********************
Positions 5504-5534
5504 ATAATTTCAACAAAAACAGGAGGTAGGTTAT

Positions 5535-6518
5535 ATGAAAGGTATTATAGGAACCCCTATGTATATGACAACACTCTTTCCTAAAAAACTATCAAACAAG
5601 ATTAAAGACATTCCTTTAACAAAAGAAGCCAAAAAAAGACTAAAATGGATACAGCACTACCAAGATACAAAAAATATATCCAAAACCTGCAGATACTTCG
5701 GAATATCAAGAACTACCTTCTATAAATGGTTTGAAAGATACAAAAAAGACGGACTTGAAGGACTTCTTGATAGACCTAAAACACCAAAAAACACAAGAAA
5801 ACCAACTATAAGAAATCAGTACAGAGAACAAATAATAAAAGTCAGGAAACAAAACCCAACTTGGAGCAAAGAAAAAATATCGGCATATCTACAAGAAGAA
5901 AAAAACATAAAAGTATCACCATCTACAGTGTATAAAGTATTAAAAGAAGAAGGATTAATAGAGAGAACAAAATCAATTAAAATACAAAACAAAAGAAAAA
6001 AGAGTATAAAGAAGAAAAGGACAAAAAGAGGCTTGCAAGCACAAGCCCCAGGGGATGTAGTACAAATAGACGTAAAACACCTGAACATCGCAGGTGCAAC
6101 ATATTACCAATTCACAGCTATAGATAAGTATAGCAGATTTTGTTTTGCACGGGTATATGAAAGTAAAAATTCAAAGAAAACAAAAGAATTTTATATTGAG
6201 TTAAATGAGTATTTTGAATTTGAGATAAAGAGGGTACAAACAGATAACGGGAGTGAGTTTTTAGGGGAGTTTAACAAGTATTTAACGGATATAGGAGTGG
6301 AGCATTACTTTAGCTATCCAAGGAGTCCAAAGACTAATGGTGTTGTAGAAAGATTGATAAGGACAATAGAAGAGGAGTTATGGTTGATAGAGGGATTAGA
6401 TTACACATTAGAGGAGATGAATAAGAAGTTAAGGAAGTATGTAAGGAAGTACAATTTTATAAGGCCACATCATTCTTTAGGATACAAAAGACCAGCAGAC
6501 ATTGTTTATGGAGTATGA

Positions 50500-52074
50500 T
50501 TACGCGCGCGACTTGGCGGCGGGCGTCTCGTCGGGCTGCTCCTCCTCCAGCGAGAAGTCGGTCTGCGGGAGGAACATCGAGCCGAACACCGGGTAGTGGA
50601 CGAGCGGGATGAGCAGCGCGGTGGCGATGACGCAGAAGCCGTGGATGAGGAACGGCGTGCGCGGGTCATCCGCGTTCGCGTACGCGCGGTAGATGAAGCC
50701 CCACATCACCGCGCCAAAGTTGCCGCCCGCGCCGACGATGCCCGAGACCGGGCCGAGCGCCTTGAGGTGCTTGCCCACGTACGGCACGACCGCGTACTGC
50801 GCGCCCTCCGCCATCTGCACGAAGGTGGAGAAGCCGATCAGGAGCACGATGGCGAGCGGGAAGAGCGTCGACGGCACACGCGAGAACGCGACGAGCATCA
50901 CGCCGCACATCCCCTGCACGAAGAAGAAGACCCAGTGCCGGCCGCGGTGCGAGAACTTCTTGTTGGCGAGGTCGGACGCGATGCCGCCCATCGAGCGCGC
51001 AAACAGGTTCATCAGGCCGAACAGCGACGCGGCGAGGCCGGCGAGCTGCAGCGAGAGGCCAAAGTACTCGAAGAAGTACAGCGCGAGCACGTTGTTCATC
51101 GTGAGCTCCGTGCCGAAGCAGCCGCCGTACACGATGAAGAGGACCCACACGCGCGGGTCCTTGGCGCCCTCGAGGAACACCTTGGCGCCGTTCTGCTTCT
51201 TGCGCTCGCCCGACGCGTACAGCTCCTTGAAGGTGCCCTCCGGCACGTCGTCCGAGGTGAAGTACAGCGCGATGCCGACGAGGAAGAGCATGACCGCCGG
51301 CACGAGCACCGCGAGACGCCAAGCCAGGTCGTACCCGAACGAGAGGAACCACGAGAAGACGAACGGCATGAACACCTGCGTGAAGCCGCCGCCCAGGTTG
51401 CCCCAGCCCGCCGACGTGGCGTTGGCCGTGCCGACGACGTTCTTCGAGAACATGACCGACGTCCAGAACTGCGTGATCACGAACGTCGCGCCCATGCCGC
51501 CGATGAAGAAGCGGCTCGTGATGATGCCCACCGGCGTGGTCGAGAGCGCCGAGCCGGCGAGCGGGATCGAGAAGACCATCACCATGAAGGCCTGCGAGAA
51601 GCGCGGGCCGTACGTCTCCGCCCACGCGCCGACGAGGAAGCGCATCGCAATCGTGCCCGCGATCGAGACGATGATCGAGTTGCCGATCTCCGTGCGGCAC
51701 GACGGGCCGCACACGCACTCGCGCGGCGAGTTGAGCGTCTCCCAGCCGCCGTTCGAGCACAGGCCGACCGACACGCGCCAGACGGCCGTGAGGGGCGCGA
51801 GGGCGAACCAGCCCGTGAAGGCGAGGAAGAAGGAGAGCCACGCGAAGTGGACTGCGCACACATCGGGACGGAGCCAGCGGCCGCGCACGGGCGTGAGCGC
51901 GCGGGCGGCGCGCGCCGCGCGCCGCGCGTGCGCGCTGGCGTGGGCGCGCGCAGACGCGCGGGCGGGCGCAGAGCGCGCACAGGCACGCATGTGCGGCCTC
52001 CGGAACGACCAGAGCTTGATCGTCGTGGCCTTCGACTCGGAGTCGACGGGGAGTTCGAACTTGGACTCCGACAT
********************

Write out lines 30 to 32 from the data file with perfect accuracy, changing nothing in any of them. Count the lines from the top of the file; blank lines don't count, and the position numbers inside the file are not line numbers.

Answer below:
51801 GGGCGAACCAGCCCGTGAAGGCGAGGAAGAAGGAGAGCCACGCGAAGTGGACTGCGCACACATCGGGACGGAGCCAGCGGCCGCGCACGGGCGTGAGCGC
51901 GCGGGCGGCGCGCGCCGCGCGCCGCGCGTGCGCGCTGGCGTGGGCGCGCGCAGACGCGCGGGCGGGCGCAGAGCGCGCACAGGCACGCATGTGCGGCCTC
52001 CGGAACGACCAGAGCTTGATCGTCGTGGCCTTCGACTCGGAGTCGACGGGGAGTTCGAACTTGGACTCCGACAT